- Tax Credit for Highly Fuel-Efficient Hybrid Vehicles. The proposal would provide a new tax credit of $1,000 for qualifying hybrid vehicles, including cars, minivans, sport utility vehicles, and pickup trucks, purchased from 2003 to 2004 that are at least one-third more fuel efficient than a comparable vehicle in the same class; $2,000 for hybrid vehicles from 2003 to 2006 that are at least two-thirds more efficient; $3,000 for hybrid vehicles from 2004 to 2006 that are at least twice as efficient; and $4,000 for hybrid vehicles from 2004 to 2006 that are at least three times as efficient.

- Tax Credit for Combined Heat and Power Systems. A new tax credit of 8 percent would be provided for qualified combined heat and power systems larger than 50 kilowatts, installed between 2000 and 2002. Qualified systems would produce at least 20 percent thermal and at least 20 percent electrical or mechanical power. Systems with electrical capacity higher than 50 megawatts would need at least 70-percent total efficiency, and smaller systems would need at least 60-percent efficiency.

- Tax Credit for Wind Generation. Under current law, a tax credit of 1.5 cents per kilowatthour, which is adjusted for inflation from a 1992 base, is provided for systems placed in service after December 31, 1993, and before July 1, 1999. The proposal would extend this credit to systems placed in service before July 1, 2004.

- Tax Credits for Biomass Generation. Under current law, a tax credit of 1.5 cents per kilowatthour, which is adjusted for inflation from a 1992 base, is provided for systems using dedicated energy crops placed in service after December 31, 1992, and before July 1, 1999. The proposal would extend the credit to systems placed in service before July 1, 2004, extend the definition of biomass systems eligible for the credit to include certain forest-related, agricultural, and other biomass sources, and provide a new 1.0-cent-per-kilowatthour tax credit, which is adjusted for inflation from a 1999 base, for biomass-fired electricity generated at coal plants using biomass co-firing through June 30, 2004.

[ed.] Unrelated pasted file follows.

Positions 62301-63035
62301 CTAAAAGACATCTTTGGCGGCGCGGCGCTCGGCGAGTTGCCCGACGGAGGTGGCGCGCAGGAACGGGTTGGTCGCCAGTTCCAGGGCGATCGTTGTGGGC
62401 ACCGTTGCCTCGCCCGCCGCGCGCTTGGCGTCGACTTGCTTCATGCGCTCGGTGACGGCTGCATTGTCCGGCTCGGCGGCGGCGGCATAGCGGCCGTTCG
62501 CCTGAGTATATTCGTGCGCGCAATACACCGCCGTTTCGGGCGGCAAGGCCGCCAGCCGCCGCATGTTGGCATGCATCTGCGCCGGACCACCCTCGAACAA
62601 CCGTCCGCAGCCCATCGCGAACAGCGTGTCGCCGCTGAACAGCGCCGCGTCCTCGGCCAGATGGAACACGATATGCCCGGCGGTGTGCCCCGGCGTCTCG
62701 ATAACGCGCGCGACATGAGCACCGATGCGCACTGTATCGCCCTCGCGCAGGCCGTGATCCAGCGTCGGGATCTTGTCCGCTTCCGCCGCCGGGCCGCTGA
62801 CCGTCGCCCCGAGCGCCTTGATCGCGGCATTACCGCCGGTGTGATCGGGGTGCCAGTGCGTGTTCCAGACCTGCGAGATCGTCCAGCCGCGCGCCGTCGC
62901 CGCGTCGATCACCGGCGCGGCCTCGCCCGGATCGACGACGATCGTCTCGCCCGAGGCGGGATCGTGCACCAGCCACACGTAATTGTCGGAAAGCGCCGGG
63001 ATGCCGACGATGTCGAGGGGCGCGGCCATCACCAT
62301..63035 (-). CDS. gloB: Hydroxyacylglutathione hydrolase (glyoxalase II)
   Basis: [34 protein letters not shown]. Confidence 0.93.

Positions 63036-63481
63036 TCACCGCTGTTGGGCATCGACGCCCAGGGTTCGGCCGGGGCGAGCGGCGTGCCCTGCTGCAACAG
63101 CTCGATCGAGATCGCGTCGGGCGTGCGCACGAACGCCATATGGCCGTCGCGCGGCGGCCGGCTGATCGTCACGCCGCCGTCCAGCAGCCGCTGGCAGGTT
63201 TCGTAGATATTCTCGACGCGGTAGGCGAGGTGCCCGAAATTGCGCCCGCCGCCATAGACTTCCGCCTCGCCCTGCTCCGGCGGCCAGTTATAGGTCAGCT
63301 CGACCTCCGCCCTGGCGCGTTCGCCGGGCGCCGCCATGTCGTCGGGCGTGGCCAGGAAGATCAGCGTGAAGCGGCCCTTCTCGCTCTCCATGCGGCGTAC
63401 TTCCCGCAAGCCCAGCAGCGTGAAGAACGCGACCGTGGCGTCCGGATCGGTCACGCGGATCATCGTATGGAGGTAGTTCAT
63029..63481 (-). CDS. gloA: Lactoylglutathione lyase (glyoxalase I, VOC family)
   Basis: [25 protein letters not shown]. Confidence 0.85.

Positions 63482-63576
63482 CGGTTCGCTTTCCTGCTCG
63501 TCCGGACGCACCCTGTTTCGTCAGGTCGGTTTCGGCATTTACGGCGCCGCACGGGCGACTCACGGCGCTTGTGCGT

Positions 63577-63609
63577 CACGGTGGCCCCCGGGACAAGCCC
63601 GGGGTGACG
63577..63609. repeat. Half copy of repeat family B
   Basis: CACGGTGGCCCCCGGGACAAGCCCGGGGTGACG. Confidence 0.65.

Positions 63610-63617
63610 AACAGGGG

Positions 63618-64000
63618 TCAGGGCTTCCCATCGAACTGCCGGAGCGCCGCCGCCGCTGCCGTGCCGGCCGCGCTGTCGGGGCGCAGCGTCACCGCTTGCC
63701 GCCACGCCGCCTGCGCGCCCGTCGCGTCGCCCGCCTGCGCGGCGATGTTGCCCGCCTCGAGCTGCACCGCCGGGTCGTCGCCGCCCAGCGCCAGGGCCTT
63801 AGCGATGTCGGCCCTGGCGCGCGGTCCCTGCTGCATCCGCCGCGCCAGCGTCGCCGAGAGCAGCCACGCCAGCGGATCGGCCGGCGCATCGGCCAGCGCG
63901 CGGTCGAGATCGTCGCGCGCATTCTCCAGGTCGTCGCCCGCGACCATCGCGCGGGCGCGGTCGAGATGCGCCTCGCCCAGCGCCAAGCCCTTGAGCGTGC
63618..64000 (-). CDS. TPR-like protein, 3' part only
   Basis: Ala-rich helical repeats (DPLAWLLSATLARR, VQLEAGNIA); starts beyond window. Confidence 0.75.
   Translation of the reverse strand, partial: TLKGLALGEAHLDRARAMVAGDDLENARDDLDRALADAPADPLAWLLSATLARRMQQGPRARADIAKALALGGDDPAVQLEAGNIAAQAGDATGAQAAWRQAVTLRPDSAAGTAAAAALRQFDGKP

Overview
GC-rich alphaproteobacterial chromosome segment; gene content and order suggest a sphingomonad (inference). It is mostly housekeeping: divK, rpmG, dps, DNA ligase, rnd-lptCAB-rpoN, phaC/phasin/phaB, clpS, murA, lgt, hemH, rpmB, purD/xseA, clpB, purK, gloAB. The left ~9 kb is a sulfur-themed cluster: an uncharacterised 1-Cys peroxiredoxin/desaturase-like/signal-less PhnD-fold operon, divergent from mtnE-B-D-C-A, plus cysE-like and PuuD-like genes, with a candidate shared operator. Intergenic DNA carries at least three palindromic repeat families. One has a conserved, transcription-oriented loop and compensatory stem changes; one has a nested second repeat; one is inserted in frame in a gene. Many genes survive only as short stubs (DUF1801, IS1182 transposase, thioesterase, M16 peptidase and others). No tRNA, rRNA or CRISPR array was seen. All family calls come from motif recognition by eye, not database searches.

Table 1 presents the impacts of the tax credits in terms of energy savings and reductions in carbon emissions, relative to the AEO99 reference case, which assumes current law. The carbon savings include only those incremental changes in emissions, relative to the reference case. Where possible, an estimate of the tax revenue implications is provided and compared to the Administration estimates. The year 2010 is the focus because it is the midpoint of the first compliance period in the Kyoto Protocol. Some of the technologies covered by the tax credits are likely to penetrate even without the credits and are included in the reference case; however, the credits are applied to both the units that are added because of the credits and the units that would be added without the credits, which become unintended beneficiaries of the tax credits. For EIA, both revenue impacts are presented.

Table 1. Summary of Selected Climate Change Technology Initiatives Impacts, 2010



CCTI Initiative

 

 

Reduction(3) in Energy Use(1) (trillion Btu)

 

 

Reduction(3) in Carbon Emissions(2) (million metric tons)

 

Annual Energy Fuel Expenditure Savings(3)
(million 1998 dollars)

Tax Revenue Loss,
Cumulative, 2000-2004,(6)
(million 1998 dollars)
EIA  


Administration

without unintended beneficiaries with unintended beneficiaries
Tax Credits
Buildings
- Energy-Efficient Equipment 24.4 1.2 563.1 --(7) --(7) 1415
- Energy-Efficient New Homes 6.4 0.2 79.7 407 537 394
- Rooftop Solar Equipment <0.01 <0.01 <0.01 <1 102(8) 120(5)
Industrial Sector
- Combined Heat and Power --(9) 0.15 38.0 15 85 to 125(10) 309
Transportation Sector
- Electric, Fuel Cells and Electric Hybrid 0.8 <0.01 8.7 562 1960 790
Wind and Biomass 71.9 1.5 150.7 379(4) 816(4) 293(4)
Total 103.5 3.1 840.2 -- -- --
(1)For the wind and biomass tax credits, the change represents the reduction in fossil energy use for electricity generation.

(2)Reductions in carbon emissions from electricity are calculated by displacing marginal generating plants.

(3)Reductions are relative to the CCTI reference case which is similar to that in Energy Information Administration, Annual Energy Outlook 1999, DOE/EIA-0383(99) (Washington, DC, December 1998). For wind and biomass, the expenditure savings are for expenditures on fossil fuels for electricity generation.

(4)Total revenue impacts for all three wind and biomass programs. Treasury does not disaggregate the revenues into the individual programs.

(5)Revenue impacts are for 2000 through 2004 although the proposed tax credit for photovoltaic systems extends through 2006.